New Pope

A press conference with Bishop Kevin C. Rhoades on the selection of new pope Jorge Mario Bergoglio Wednesday afternoon. Video by Sam Hoffman.

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Samuel Hoffman | The Journal Gazette
Diocese employees Jan Brell, left, and Cindy Black await the speech from the new Pope, in the Archbishop Noll Center.

Rhoades praises pope’s humility

– The Rev. Kevin C. Rhoades, bishop of the Fort Wayne-South Bend Diocese, was caught a bit by surprise by Wednesday’s election of Jorge Mario Bergoglio as the new leader of the world’s 1.2 billion Roman Catholics.

Calling the 76-year-old Argentine cardinal of Italian descent “kind of” a dark horse, Rhoades said the man now to be known as Pope Francis “was mentioned early on, but then he kind of dropped off the radar.

“I was surprised. I wasn’t prepared to talk about Bergoglio,” he said after watching the announcement on television with about 25 diocesan staff members at the Archbishop Noll Center in Fort Wayne. “His name circulated as a possibility, but it wasn’t one of the top names you hear.”

But, Rhoades added, the selection of Bergoglio on the first full day of voting was a sign of confidence. “Obviously, the cardinals saw in him something very special,” he said.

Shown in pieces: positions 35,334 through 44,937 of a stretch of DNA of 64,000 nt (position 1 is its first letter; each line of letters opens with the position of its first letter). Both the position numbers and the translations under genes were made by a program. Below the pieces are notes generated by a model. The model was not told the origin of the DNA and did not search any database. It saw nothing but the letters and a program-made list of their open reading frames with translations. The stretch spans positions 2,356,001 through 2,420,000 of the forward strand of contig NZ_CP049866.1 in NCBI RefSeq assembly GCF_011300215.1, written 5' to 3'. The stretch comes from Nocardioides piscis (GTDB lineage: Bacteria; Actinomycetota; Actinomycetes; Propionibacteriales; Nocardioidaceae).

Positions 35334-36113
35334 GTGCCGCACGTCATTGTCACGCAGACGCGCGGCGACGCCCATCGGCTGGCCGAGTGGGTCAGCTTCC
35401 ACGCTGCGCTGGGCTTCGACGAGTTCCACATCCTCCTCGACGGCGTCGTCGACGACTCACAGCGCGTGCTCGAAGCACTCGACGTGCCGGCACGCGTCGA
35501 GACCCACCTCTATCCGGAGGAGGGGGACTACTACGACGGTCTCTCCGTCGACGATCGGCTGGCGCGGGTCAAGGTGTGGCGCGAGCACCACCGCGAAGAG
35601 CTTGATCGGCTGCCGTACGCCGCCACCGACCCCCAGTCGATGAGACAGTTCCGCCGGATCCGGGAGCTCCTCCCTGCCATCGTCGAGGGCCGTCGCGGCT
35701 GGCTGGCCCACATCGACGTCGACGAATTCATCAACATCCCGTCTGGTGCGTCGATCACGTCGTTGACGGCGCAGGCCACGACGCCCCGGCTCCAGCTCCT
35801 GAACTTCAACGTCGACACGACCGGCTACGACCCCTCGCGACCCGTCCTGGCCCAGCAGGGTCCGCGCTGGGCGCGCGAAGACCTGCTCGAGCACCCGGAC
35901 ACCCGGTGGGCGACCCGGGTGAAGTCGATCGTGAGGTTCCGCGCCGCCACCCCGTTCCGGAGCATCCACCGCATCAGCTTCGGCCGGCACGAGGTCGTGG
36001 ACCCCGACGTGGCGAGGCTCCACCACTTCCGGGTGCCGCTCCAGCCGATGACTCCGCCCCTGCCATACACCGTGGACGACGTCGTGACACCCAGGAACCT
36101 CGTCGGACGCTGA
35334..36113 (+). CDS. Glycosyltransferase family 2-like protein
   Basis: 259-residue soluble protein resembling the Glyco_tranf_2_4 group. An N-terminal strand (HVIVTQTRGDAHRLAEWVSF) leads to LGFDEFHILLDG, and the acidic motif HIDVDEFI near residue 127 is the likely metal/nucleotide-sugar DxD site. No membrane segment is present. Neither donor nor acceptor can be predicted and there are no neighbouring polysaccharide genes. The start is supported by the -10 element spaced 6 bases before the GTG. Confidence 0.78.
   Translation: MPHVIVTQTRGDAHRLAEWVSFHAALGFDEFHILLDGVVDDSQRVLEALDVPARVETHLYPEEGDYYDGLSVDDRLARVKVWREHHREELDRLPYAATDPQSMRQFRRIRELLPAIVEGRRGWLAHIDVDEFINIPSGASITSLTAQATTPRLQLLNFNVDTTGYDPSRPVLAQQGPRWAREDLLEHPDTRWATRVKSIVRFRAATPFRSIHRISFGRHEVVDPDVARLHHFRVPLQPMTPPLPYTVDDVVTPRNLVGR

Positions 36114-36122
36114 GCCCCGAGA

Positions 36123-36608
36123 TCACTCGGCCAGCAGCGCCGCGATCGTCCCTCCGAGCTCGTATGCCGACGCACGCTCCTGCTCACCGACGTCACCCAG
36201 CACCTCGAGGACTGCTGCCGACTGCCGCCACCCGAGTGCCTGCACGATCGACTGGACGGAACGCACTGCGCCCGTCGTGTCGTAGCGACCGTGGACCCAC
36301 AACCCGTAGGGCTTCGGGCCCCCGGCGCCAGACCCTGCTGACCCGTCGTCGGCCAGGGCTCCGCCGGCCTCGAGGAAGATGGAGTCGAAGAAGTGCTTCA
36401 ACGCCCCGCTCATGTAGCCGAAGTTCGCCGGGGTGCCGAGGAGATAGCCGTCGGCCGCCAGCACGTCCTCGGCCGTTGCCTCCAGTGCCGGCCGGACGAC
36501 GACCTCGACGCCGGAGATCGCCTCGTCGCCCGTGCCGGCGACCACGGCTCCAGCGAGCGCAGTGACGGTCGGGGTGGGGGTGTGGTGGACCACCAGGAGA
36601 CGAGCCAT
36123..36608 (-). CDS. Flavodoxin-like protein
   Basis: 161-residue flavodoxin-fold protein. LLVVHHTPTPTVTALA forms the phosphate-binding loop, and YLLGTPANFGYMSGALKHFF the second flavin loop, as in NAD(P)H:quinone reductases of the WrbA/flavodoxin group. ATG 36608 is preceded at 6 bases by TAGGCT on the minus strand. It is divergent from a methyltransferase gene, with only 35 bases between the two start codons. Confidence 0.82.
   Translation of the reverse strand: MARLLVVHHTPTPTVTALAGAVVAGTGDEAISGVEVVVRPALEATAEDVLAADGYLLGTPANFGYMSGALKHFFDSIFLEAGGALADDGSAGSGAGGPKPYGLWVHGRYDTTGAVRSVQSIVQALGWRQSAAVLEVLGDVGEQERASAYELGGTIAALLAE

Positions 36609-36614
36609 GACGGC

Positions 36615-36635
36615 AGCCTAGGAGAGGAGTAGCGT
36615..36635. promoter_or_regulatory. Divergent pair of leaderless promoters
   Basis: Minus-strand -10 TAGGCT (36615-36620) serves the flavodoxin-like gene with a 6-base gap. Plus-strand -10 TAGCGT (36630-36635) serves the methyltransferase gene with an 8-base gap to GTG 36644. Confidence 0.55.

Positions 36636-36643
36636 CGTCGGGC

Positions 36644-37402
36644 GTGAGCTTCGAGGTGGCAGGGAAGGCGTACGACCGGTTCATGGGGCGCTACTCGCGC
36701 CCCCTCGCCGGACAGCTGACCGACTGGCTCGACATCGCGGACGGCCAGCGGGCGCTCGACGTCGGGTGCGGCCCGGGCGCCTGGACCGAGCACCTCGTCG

Rhoades said the new pope, a Jesuit priest, is known for humility and simplicity, qualities in evidence during the new pontiff’s first appearance on a Vatican balcony just after 3 p.m.

“He came out in a simple white cassock without the red (papal) cape,” Rhoades said. And instead of stressing his role as the head of the universal church, Bergoglio referenced his role as bishop of Rome.

“I thought it was interesting that’s what he focused on. It’s another kind of humble description of himself,” Rhoades said.

The bishop said he has not met Bergoglio, who is not a member of the Vatican inner circle known as the Curia.

The new pontiff is known, however, as an administrator of a large diocese, a teacher with a keen theological mind and someone with great concern for the poor, Rhoades said.

And, as the first pope from the New World, Pope Francis will be warmly welcomed by the many Hispanic Catholics in the local diocese, the bishop predicted.

The selection of someone with non-European ties “speaks volumes,” sending a signal about “the worldwide nature of the church,” Rhoades said.

Local diocese staff members applauded when the name of the new pope was announced and bowed their heads when Pope Francis I led the throng of people gathered outside the Vatican in prayer. The group prayed again when Rhoades asked God to grant the new pope “grace and wisdom.”

Attendee Terry Broberg-Swangin of Fort Wayne, associate for liturgy in the diocese’s Office of Worship and a church cantor, said the day was tinged with historic import.

She said she excitedly called her husband, Calvin, who became Catholic last year, as soon as she heard the news of “Habemus papam,” which means “We have a pope” in Latin.

“He said, ‘Habemus papam? What is that? I don’t know that that means,’” she related. “This is his first conclave.

“But I was very excited,” she added. “I can’t imagine having such awesome responsibility.”